Four thousand years and two thousand miles separate these images of seven-headed beasts. One is Christian, the other, Sumerian. Nevertheless, they are bound by an enduring tradition of Near Eastern religious beliefs and symbols.

The Italian fresco at right, painted in 1393 by Giusto di Giovanni Menabuoi for the Baptistery of the Cathedral of Padua, represents the fearsome Beast of the Book of Revelation 12:1–9, who will be slain by the archangel Michael:

“A great red dragon, with seven heads…stood before the woman who was about to bear a child, so that he might devour her child as soon as it was born. And she gave birth to a son, a male child, who is to rule all the nations…And war broke out in heaven: Michael and his angels fought against the dragon. The dragon and his angels fought back, but they were defeated and there was no longer any place for them in heaven. The great dragon was thrown down, that ancient serpent, who is called the Devil and Satan.”

To modern eyes, the plaque below may appear to depict the same seven-headed dragon of Revelation; the kneeling warrior, who has already severed the beast’s lowest, drooping head, would represent Michael. But the plaque predates the Book of Revelation by 2,500 years. The 1.5-inch shell inlay, which comes from Mesopotamia, dates to the Sumerian Early Dynastic period (c. 2800–2600 B.C.E.). It is believed to illustrate the Sumerian deity Ninurta slaying the seven-headed serpent, musð sag-imin. The plaque, which is housed in the Bible Lands Museum in Jerusalem, comes from the collection of Elie Borowski.

Ninurta, son of the divine king, Enlil, was the protagonist of several Sumerian myths, which portray him as a celestial savior. The details differ, but the plot is the same: A terrible monster is taking over the world and threatening the kingdom of heaven. Nobody, it seems, can oppose the beast, until the young prince Ninurta is sent against him. Ninurta confronts the beast on a mountain and slays it. He then returns to his celestial home, where he receives a place of honor beside his father. In one of the myths, Ninurta creates a new world after his victory. Another describes his triumphal return to heaven, with the seven-headed snake among his trophies.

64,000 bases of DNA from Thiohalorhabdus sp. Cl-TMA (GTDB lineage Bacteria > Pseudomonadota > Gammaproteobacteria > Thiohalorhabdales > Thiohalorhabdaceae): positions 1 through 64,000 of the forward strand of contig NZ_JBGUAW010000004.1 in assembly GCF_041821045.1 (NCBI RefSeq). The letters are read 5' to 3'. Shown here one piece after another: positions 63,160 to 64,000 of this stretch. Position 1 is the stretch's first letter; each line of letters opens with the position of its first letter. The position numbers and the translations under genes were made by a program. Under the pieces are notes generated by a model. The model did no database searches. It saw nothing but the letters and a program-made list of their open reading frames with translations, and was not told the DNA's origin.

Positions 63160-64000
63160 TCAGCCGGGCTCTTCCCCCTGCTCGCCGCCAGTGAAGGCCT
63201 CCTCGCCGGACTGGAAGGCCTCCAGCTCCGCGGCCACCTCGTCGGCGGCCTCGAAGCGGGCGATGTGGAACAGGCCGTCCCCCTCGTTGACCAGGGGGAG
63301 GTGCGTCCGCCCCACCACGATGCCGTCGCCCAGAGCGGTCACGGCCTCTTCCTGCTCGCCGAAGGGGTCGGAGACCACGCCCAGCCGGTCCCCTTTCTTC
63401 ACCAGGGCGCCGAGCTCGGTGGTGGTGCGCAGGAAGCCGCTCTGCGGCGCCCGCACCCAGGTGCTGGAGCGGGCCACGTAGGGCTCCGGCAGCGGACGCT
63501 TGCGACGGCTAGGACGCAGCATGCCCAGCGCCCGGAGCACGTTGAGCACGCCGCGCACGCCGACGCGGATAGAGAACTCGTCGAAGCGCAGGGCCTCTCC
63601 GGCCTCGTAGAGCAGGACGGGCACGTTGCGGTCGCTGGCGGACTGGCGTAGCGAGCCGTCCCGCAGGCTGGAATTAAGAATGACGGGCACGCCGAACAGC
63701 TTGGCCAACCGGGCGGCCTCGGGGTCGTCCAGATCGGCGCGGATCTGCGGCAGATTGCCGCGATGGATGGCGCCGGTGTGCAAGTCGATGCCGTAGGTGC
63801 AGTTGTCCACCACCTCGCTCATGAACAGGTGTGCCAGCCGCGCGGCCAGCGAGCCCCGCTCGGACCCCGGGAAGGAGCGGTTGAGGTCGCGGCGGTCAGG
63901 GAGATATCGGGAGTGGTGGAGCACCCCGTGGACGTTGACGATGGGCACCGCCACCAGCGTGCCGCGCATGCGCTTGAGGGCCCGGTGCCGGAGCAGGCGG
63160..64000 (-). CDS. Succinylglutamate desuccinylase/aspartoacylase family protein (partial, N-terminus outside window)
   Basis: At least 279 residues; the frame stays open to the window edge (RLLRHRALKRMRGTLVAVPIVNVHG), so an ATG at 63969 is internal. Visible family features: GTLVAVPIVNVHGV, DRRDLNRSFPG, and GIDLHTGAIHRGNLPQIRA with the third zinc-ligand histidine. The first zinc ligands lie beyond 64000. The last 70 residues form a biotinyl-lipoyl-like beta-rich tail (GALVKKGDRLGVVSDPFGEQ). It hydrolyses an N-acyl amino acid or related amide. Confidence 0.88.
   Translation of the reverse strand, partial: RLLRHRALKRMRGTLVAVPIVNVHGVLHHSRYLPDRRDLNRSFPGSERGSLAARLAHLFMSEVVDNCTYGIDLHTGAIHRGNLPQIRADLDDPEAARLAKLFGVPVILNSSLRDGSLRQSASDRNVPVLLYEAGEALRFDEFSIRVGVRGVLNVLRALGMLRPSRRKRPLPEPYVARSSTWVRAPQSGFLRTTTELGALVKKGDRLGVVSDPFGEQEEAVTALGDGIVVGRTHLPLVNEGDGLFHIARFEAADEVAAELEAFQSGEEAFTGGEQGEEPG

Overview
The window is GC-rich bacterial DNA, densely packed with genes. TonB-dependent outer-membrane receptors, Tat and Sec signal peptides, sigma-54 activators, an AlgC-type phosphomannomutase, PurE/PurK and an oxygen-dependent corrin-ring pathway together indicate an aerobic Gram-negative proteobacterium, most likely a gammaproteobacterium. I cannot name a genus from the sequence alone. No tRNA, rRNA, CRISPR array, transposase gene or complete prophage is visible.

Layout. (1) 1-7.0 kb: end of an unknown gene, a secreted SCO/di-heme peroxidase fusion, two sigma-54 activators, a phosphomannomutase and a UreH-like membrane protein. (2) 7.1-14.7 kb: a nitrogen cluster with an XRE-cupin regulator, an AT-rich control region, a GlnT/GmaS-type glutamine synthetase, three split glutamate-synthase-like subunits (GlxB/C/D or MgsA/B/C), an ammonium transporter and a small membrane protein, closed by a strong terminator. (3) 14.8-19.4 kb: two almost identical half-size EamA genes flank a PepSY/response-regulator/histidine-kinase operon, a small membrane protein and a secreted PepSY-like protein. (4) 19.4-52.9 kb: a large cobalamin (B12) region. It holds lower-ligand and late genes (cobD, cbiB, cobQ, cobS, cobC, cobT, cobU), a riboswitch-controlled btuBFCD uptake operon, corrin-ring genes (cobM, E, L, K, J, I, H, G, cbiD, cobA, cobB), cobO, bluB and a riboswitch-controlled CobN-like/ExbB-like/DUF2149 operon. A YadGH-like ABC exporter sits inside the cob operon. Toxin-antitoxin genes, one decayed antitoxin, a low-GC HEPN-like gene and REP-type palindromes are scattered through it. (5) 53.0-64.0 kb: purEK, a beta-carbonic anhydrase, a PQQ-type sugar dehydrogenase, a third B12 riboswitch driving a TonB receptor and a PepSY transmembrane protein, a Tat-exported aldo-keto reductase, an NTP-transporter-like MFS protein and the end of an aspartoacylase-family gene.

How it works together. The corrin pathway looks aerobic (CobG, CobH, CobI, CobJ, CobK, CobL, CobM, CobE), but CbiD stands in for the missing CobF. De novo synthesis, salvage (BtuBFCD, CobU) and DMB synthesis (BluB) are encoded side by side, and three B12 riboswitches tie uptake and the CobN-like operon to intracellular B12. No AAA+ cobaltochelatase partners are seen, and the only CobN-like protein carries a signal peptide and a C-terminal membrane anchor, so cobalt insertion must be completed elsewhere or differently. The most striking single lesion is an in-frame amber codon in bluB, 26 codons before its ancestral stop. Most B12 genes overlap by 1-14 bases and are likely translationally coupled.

Mesopotamian kings emulated Ninurta as the defender of the divine world order; princes who restored order in chaotic situations were regarded as his incarnation. The enemies they fought were not just political opponents, such as rebels and wicked kings, but any enemies of the divine order—demons, diseases, vice and sins. The symbolism of the seven-headed serpent is not known, but it may have represented the Sumerian equivalent of the seven cardinal sins (pride, envy, wrath, sloth, greed gluttony, lust). Having completed their mission, the human saviors, like their divine paragon Ninurta, “returned” to heavenly glory; they were thought to ascend to heaven after death.

As a central component of Mesopotamian religion and royal ideology, the Ninurta myth spread throughout the ancient Near East. Several local gods, both in Mesopotamia and neighboring areas, gradually acquired features of Ninurta. The god’s fight against the seven-headed dragon is reflected in Yahweh’s fight against the Leviathan (Psalm 74), who is sometimes said to have seven heads, and the Greek hero Heracles’s fight against the many-headed Hydra.

More importantly, the figure of Ninurta lives on in the archangel Michael, “the Great Prince” of Jewish apocryphal and mystical texts. Like Ninurta, Michael was portrayed as the helper of the sick, the vanquisher of the dragon and its army, the holder of the scales of judgment and the celestial savior. The seven-headed dragon and other beasts of Revelation provide a direct link with the millennial tradition of Sumerian mythology, a tradition that has survived—although often unrecognized—until today.